Presently the babe is full awake and all the dwellers in the bush loose their tongues. Bellbirds, whipbirds, and all sorts of birds enjoy their songs, and as they make high festival the lyrebird can mimic them all. Nature must be taken as a whole. It speaks through its birds, it lives in its animals; man may only join in on Nature’s own terms. He can site He can sit and listen and let his fancy run free. He will grow more reverent as his sensitiveness to the presence grows. He will feel privileged to have been admitted into the audience of Nature’s moods. Birds and animals may even come to feel that he to some extent also belongs to their exclusive world.
It is foolish for man to think of Nature as below him. If he lives in the bush long enough he will find that reverence is the only worthy attitude. But the bush will take its won time to do the work. It will not speak to a man in a hurry. Its message is worth waiting for. Only the soul that is stilled in its presence can hear the music of its song.
To Burgmann, opening the door is a spiritual labour, and in the fifty years since he wrote few have followed his lead. In that half-century the microscope and magnifying glass have been superseded by the cathode-ray tube and the silicon chip; and awe and wonder have been replaced by mere amusement. By sticking to the myth of the vastness and implacability of nature in Australia, we hasten the retreat into the artificial urban world. Thereafter nature is either malignly ignored, or its downfall is actively plotted. Gilbert White offered a far more sanguine approach to the vastness of nature when he wrote at the time of the First Fleet that “every kingdom, every province, should have its own monographer”.
One Australian write who stands out is Eric Rolls. His superb Celebration of the Senses was unusual in the Australian literary context that the blurb writers and publicists fumbled for ways to describe it. Rolls comfortably included observations of wildlife alongside ribald recollections of army service.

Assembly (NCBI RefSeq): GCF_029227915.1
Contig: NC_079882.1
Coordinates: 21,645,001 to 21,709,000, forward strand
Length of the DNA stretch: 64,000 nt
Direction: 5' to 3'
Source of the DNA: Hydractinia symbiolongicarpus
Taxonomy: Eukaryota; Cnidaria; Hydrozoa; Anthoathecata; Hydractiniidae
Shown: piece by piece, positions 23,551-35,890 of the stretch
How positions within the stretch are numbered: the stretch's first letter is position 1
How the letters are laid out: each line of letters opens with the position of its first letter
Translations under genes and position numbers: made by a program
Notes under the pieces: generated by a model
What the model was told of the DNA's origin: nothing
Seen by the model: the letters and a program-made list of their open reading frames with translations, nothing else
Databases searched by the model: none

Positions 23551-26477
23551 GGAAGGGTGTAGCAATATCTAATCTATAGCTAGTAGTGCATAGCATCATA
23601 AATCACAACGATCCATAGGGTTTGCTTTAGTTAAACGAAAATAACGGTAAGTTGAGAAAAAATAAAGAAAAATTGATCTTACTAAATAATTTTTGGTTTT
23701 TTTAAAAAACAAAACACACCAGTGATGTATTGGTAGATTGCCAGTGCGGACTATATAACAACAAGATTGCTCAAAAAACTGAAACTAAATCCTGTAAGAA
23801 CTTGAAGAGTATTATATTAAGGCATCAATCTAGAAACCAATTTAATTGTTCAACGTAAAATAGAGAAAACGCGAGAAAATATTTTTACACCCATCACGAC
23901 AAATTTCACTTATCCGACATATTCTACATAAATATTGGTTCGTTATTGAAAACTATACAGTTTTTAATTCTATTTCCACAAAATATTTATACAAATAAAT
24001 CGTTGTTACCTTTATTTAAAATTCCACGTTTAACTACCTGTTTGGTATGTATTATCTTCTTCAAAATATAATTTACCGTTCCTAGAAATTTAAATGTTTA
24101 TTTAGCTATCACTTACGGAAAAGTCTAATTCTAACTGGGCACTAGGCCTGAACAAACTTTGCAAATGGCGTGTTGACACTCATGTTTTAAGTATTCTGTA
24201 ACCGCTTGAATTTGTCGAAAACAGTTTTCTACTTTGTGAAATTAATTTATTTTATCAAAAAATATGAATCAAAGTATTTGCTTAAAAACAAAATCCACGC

We wake to bird calls. In army training camps the first notes of reveille jerked us out of sleep at 6a.m. Tent flaps lifted, cranky soldiers cursed the bugler. “Bow your guts out your bastard!”. “Jam the fuckin’ thing down his throat!” “Stick it up your arse and play retreat!”. During the war in Papua New Guinea, when I woke a signaller to take the next night watch, I stood off and nudged him with a long stick. The Japanese were very close……..all of us were on edge. Bend over a man and wake him suddenly and he would come up ready to kill.
……In the country……I waken gladly to bird calls. All through the night in brief wakings one hears birds. When nesting the male Willy Wagtail maintains his territory day and night. “Sweet pretty little creature” he calls…..Sometimes one wakes to strange cackling laughter. A Spotted Nightjar that did not catch enough insects at dusk is on the wing again, hawking….. Each season has its own
alarm. In winter the cling clang of Pied Currawongs wakes us us fittingly after the sun is well up and the frost has begun to melt…..In autumn when the sunflowers are ripe, two thousand galahs awaken us. They come in rolling pink and grey clouds as noisy as thunder….. In spring so many birds wake us we have to concentrate to recognise them all. The White-winged Triller makes long rolls of two notes. The Rufous Whistler makes a few musical calls, then cracks like a whip, a good alarm. The little Striated Pardalote beats out its two notes
More recently Rolls was commissioned by the Sydney Sun-Herald to write regular pieces under the title The Cumberdeen Diaries This too is very good nature writing, but one writer doesn’t make a tradition. The 1990 anthology Gone Bush edited by Roger McDonald does take seriously the diversity and complexity of both nature and literary style in Australia, with writers as different as Elizabeth Jolley and Frank Moorhouse, Les Murray and Helen Garner, Barney Roberts and Bruce Pascoe all contributing stylish pieces. There are also widely different Aboriginal perspectives from Jack Davis and Mudrooroo Nargin; but it is Geoffrey Dutton who wryly shrugs off his environmental cringe in a wonderful evocation of Kangaroo Island.
Here in the bush around the house by the sea the blue wren hops across the emerald moss of an early winter like a chip of summer sky, and the scarlet robin lies flatly, wings extended, in the bird bath, fluffing out his chest, so much more fiery than that of his cousins in the Northern Hemisphere.
We need more writing of this kind. Frankly, most Australians remain woefully ignorant about the web of life around them and better educated about the badger than the bilby. I have a vivid picture of the utter astonishment of a South Australian visitor to Tasmania’s Southwest as an eastern quoll nonchalantly snuffles by in search of food. The woman’s face is a mixture of wonderment and mystification. What is this beautiful creature? She not only has no name for it, she has never imagined that such creatures existed.